The group paid a new firm, Sign Here Petitions, nearly $1 million to collect 271,883 signatures.

But the Secretary of State threw out about 30,000 for clerical errors. Then the Arizona Restaurant Association filed suit, alleging that 170 circulators were not properly registered or had otherwise messed up their paperwork. Last week, in response to the court challenge, a Maricopa County Superior Court judge threw out another 50,000 signatures after dozens of circulators, many of whom live out of state, didn't respond to subpoenas, making the signatures they collected automatically invalid.

The scrutiny is largely political, said Daniel Smith, a professor at the University of Florida who studies direct democracy.

Because most issues don't go to popular vote until after a bill has been shot down at the Capitol, an initiative essentially amounts to a citizen-powered attempt to override the will of the legislature, Smith said. Regulating direct democracy, therefore, is about protecting power. 

It's so common for those who oppose an initiative to challenge the integrity of paid petitioners or the validity of the signatures they gather that Chavez said he just "plans on going to court."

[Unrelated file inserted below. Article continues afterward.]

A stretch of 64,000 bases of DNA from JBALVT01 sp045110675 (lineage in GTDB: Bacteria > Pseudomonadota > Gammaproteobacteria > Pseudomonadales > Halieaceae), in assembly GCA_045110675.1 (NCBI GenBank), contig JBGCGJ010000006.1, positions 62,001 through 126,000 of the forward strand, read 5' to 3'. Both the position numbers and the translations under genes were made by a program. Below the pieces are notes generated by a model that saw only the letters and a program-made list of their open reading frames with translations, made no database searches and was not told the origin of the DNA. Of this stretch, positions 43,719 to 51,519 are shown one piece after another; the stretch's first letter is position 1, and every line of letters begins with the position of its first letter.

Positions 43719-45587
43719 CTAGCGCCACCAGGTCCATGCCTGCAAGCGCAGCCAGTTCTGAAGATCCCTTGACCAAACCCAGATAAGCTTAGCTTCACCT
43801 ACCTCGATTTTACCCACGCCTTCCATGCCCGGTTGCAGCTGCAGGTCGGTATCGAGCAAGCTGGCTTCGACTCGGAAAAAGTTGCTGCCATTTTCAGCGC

"You work from litigation backwards," he said. "You anticipate that every step you make is going to be reviewed." 

Some concern about cheating is legitimate. 

Paid petition gatherers in Florida, in the 1990s, for example, copied names from the phone book and death rolls. In Montana in 2006, circulators tricked voters into signing petitions by lying about the content of the initiative. In Arizona in 2008, circulators working on three separate initiatives were caught using ludicrously fraudulent signatures, such as "Jimmy Carter" and "Gerald Ford."

Perhaps surprisingly, however, according to Smith's research, paid petition gatherers are actually no more likely to commit fraud than their volunteer counterparts. That's probably because, he argues, the process has become so complicated, most campaigns are forced to contract with an outside organization to recruit circulators and collect signatures. If those organizations don't deliver clean, verifiable signatures, they risk going out of business. 

"You'd think a volunteer would be more invested in doing a good job than someone who's just looking for a paycheck," Smith said. "But sometimes the passion gets the best of them."
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Elizabeth Stuart
Contact: Elizabeth Stuart